I Wonder if My Great Grandma Knew What She Was Making

I come from a long line of amazingly creative women. From Great-Grandmas down to my Mom.

My Great-Grandma Palma, on my father’s side was only in my life for a short time. I believe she passed away when I was 7 and I only got to meet her a few times. Those few visits though inspired me greatly and were wonderful memories. She had a huge collection of salt and pepper shakers and other beautiful things that I loved to look at and made me want to start collecting antiques. She gave me quite a few of her salt and pepper sets that I still display in my home. She also gave me a very old miniature cast iron stove to use with my Barbies that my daughter now uses with her dolls. She crocheted doll dresses for me that my daughter also still uses.

My most loved gift from her though was my crocheted collars. She made me about 10 in all different colors. I wore them all of the time in elementary school. I thought they were the most extraordinary things! I began putting them on my own daughter when she was in Kindergarten and she thinks they are equally as cool as I do!

I wonder if my Great Grandma knew as she crocheted those little collars for me and gave me those little gifts that they would be with me forever and that I would pass them down to my own daughter. I wonder if she knew that she was making me more than a crocheted collar….she was making a piece of herself, a gift of love, that I can hold on to forever and spread her love to many more.

Iris wearing one of the crocheted collars to school today.

Iris wearing one of the crocheted collars to school today.

A close up of the collar

A close up of the collar



She Might Be a Grandma…

The other day I was asked if I had a “child” or a “grandchild” attending school. This was asked to my face by a man in his 50’s.

I am a 37 year old mom with three small children so now I am extremely self-conscious that I perhaps really do look like a grandma. I understand that logistically you can actually be a grandma at the age of 37 if you had your children at a young age and then your children also had their children at a young age. But I’m assuming that even if you truly are a grandma at the age of 37 you are probably hoping people wouldn’t guess it by just looking at you.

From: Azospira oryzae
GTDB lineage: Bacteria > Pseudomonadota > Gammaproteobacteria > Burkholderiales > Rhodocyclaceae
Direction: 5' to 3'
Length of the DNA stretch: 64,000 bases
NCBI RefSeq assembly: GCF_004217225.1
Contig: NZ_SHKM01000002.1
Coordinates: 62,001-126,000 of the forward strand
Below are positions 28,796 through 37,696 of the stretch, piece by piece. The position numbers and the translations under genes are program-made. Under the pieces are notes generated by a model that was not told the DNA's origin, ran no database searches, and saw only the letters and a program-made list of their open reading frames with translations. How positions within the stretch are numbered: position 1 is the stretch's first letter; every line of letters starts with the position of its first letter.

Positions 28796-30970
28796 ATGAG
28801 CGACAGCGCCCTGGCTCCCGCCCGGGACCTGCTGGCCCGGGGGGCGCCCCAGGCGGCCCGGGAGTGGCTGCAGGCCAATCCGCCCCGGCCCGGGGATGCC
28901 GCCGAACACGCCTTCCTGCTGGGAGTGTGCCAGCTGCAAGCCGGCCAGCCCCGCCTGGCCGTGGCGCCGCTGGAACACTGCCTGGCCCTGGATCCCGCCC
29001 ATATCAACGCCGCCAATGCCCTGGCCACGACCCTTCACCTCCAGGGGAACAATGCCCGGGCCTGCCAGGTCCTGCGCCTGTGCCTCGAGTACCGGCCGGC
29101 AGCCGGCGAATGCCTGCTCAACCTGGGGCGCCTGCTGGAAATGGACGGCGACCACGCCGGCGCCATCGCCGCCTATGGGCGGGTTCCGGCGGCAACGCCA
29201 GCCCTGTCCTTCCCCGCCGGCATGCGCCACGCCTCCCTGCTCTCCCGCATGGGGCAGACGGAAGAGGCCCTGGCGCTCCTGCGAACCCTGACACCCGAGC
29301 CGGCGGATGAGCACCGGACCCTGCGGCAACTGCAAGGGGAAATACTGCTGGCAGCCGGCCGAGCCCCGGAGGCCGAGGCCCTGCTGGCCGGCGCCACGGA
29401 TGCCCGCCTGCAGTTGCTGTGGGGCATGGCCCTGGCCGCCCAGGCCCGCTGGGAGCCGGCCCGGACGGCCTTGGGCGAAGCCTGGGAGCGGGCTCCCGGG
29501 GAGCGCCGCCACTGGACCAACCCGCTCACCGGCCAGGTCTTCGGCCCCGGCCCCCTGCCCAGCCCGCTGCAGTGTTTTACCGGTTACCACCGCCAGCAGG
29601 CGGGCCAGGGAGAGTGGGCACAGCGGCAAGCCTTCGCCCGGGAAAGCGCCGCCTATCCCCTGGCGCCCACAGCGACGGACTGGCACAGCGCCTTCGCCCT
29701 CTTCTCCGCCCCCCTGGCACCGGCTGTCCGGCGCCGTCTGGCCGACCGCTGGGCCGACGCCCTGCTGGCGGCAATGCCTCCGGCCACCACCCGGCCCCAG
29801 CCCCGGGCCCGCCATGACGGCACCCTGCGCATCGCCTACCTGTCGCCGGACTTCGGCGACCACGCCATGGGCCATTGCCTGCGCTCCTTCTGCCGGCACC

Okay, so I do look a little tired!

Okay, so I do look a little tired!

So I am creating a list of items to help people distinguish between a grandma and a mom so more people do not make the same mistake that the man I encountered the other day did.

She might be a Grandma if:

  • She has used, crumpled tissues stuck in both arm sleeves and her bra and is willing to whip one out and use it on anyone with a  runny nose she comes across.
  • Her pockets are full with warm butterscotch candies that she doles out to anyone with a sad look on their face
  • She utters, “Just give that baby another cookie. It doesn’t matter if he has already had 5.”
  • She is wearing White Shoulders perfume
  • If she doesn’t wear perfume she will smell like a mix of Ben-Gay and fresh baked cookies.
  • She is carrying a bottle of Pepto Bismol in her purse and takes it out every so often and has a swig.
  • She is a walking pharmacy. If you have any sort of ailment she can probably dig through her purse and produce something that will cure it. Never mind the expiration date.
  • She shakes her head at the prices of things and mutters “I remember when milk was only a nickel a gallon.
  • She talks about Pat and Vanna from Wheel of Fortune like they are her best friends.
  • When she tells you your bloomers are showing you don’t feel embarrassed at all…you feel looked after and loved.

So these are a few things that will indicate that you are dealing with a grandma. Admittedly, I actually do some of these things. So truly the best rule to follow when you don’t know whether to address someone as a mom or grandma is just to wait until a child approaches them. If the kid starts shouting, “Grandma, Grandma…Mom said I can’t have any candy” and you then witness the lady slip 3 warm butterscotch candies into the child’s hand….then you have my permission to address her as Grandma too. Otherwise, you might just give a very tired mom a complex!

This is the mental image I have of myself now!

This is the mental image I have of myself now!

Grandmas Have A Dark Side